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10.1 Warlike and non-warlike service

Last amended 
10 August 2017

Generally all pay and allowances are tax-free while a member is deployed on warlike service.  As incapacity payments retain the same nature of the payments they are compensating, incapacity payments for the loss of pay and allowances while on a period of warlike service are tax-free.

Generally for non-warlike service only allowances are tax-free.  Therefore any incapacity payments for loss of deployment or other allowances during a period of non-warlike service are also tax-free.

The tax-free nature of incapacity payments only continues for the loss of pay or allowances during the period of the warlike or non-warlike service.  Thereafter any incapacity payments are taxable.

Delegates should access the Service Eligibility Assistant in the CLIK legislation library to assist with verification of warlike or non-warlike service. 

10.1.1 Payments when tax exemption ceases on Defence pay

DVA is liable to pay a person for loss of pay and allowances resulting from a deployment period being reduced (i.e. returned to Australian earlier than anticipated posting) due to an accepted condition as detailed in 10.1. As per the Income Tax Assessment Act 1997 Section 51-32, these compensation payments for losses of pay or allowances whilst on warlike service are tax exempt.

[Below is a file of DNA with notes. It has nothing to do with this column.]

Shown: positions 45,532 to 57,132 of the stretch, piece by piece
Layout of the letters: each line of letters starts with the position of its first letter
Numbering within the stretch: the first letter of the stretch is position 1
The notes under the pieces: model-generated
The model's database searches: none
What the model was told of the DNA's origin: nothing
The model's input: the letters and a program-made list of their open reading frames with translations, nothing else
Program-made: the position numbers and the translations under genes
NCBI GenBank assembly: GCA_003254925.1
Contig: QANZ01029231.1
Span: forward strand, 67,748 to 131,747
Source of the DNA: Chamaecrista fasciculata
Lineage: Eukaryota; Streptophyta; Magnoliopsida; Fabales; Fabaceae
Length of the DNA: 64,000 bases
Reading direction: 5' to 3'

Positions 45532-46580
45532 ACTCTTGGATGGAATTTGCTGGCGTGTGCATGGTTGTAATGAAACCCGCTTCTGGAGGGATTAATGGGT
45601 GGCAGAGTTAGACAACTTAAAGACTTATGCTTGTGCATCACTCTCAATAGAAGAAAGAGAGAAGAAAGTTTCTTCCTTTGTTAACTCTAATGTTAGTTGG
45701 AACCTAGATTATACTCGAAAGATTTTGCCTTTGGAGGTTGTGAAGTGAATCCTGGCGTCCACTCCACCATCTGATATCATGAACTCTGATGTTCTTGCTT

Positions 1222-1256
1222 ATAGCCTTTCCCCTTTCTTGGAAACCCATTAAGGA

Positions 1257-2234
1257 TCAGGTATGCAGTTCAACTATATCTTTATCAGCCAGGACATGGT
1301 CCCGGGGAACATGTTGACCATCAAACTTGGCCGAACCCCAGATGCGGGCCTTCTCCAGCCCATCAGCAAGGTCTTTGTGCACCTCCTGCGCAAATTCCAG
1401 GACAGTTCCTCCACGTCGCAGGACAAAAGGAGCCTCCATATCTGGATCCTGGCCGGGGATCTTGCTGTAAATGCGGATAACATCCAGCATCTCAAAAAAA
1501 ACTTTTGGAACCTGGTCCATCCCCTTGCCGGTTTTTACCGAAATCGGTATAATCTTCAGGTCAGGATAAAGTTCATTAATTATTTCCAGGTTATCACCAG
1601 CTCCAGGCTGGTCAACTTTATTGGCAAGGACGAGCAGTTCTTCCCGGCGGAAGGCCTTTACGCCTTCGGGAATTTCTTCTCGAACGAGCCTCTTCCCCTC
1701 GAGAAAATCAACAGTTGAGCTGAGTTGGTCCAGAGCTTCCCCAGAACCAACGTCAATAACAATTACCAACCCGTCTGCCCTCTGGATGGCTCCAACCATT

Whilst DVA may pay the lost pay or allowances, a person’s regular pay continues to be administered and paid by Defence at the same gross rate. However, while on deployment this regular pay would have been non-taxable.  As the gross amount of their regular pay remains the same, even after their early return from deployment, there is not considered to be a loss of pay and DVA can only compensate for the loss of deployment allowances.

There is no mechanism under which DVA can compensate a person for a change in tax status of their regular pay after their return to Australia. Any changes or amendments to their taxation could only be administered by Defence and are not covered by the provisions of the MRCA. The person could pursue this issue with the Australian Taxation Office.